One important thing to note is that there are other 19mm bolts behind there – specifically one which is right next to one of the caliper bolts and forms part of the steering. It is very easy to get the socket onto the wrong one while you’re fumbling about behind the disc like a teenage lad trying to unhook a bra for the very first time.
If you look at the following picture, you should be able to see where the three bolts are (don’t worry, this is one I prepared earlier so yours won’t be like this yet!) – hopefully this will help get your bearings. The two shiny bolt holes are where the caliper was, and just below the bottom one is the other bolt. You really don’t want to undo this one – we did, by accident. Nic also broke it in two with her super strength. They are £15 + VAT each from Mercedes and the part number is A1269900801 (43mm). Think on.
We managed to get three of the bolts out, but the remaining one snapped off and one of the ones that came out ended up somewhat deformed. Replacements are available from Mercedes but you need to order them in packs of 5 for some strange reason. The part number is A1234210271 and they are £2.15 each at the time of writing, so a pack costs £11.64 including VAT. They’ll probably need to order them in which takes two working days. They come with thread lock already applied, which explains why the other ones are such a bugger to get off! Still, rather that than them falling out on the motorway.
So, at this point we had freed off the caliper so I suspended it with some bungee cords to stop it pulling on the brake hose.
This left us with one thread still embedded in the hole, so I drenched it in Plusgas again and went for a brew. When I returned, I got the Dremel (acually, a cheap crappy Silverline copy!) and a small grinding disc attachment and I made a groove in the sticking out part of the bolt, which I used to remove the remaining part with a big screwdriver. Man points awarded.
Back to the Peach Parts guide then – remove the dustcap from the end of the hub with a hammer and a flat screwdriver or similar.
You might need a rag or two now to clear some of the grease – you should see a collar with screw which you can loosen with an allen key/hex bit – 5mm should do it. Don’t remove it, just loosen it. You should then be able to unscrew the entire collar piece from the hub.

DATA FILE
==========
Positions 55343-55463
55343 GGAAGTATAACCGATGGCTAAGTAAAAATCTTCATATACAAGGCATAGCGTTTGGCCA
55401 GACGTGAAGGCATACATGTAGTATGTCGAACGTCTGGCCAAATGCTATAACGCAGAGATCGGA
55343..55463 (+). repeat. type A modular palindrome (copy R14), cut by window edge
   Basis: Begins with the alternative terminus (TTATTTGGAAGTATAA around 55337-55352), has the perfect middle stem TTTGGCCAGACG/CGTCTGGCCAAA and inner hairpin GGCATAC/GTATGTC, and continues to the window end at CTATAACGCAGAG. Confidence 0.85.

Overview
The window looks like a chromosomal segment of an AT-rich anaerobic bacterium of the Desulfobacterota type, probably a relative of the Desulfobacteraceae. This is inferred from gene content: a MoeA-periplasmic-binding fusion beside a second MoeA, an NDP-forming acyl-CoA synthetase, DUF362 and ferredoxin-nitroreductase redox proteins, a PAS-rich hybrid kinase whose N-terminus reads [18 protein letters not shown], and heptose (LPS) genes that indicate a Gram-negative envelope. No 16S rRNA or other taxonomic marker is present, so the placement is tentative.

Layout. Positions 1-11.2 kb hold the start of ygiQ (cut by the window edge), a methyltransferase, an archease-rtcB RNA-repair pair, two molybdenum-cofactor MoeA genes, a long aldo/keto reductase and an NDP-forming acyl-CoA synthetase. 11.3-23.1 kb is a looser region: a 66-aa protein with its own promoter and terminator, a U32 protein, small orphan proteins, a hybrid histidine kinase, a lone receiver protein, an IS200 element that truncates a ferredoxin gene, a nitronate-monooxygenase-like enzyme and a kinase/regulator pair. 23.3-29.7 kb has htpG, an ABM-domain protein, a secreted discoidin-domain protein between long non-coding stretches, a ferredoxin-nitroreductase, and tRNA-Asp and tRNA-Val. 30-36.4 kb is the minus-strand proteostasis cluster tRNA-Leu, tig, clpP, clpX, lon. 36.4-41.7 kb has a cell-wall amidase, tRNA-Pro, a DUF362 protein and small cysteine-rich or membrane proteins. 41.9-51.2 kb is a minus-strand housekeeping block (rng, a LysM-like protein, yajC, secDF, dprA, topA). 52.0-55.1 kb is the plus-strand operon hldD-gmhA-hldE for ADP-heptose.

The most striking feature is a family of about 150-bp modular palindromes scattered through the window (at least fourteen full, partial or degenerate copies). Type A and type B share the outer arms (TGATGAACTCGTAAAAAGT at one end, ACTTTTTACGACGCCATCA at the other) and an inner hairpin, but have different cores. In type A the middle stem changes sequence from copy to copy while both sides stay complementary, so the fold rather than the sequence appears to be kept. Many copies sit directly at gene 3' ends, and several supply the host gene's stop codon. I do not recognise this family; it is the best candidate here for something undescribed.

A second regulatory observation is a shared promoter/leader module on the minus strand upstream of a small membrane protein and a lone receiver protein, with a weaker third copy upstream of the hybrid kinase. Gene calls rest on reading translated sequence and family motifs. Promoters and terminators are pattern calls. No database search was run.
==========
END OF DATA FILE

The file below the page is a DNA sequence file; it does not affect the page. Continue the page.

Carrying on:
The bearing comes off next – if you’re keeping it, make sure you don’t drop it onto the dirty ground or otherwise get crud in it. This would obviously be a good time to fit new bearings if you need them. I’ve spent enough so they can wait.
The disc should then pull away from the rest of the spindle, might take a bit of wobbling about to free it off but it’ll come.
Next we need to remove the bolts that join the brake disc to the hub, which require a 10mm hex socket. These are on TIGHT so you’ll be needing a breaker bar too. Again, Plusgas is your friend. The tip on Peach Parts was great – reattach the hub and disc assembly to the wheel with a couple of bolts, then you can get a grip on it much more easily. I did that, plus I propped it against a wall to stop it rolling so I could get decent leverage:
Once those are out, unbolt the wheel again and you should be able to separate the hub and disc – might need a few taps with a mallet or a rubber hammer.
If you’re just doing your discs and pads, then ‘reassembly is the reverse of removal’ as the books always say. However, in this case our calipers are shot so those need to come off too.
The first thing to remove is the 10mm bolt holding on the sensor-thingy – it’s a bit awkward so I had to use a spanner rather than a socket, wasn’t too tight though:
Next, clamp off the brake hose – you can buy clamps to do this, but I just used a rubber glove to protect the hose and a pair of mole grips:
Now you can remove the hose from the top of the caliper – you’ll need a spanner to crack this off (14mm I think) but once it’s loose you have to spin the entire caliper to unscrew it while holding the hose in place. You can see where it is at the top of the following picture (and also where the bleed nipple is in the top left):
If you’ve clamped up the hose properly and everything else is OK, you should now have a caliper in one hand and you shouldn’t be sitting in a puddle of brake fluid. Hurrah!
Next, I got on to www.brakeparts.co.uk and ordered two new calipers. They didn’t have exactly the same ones, but I spoke to Jason who was very helpful and assured me that the other type was interchangable. For reference, the ones on the car were BCA0632 and BCA0633 (Bendix/Bosch 18mm pads) and the ones offered were ATE BCA0756 and BCA0757. The ATE calipers come with a fitting kit (new pins and anti-rattle spring) but those sensors I mentioned earlier are BPW0115 and you need four. The calipers are on an exchange basis so you’ll pay a surcharge which will be refunded when you send your old ones back.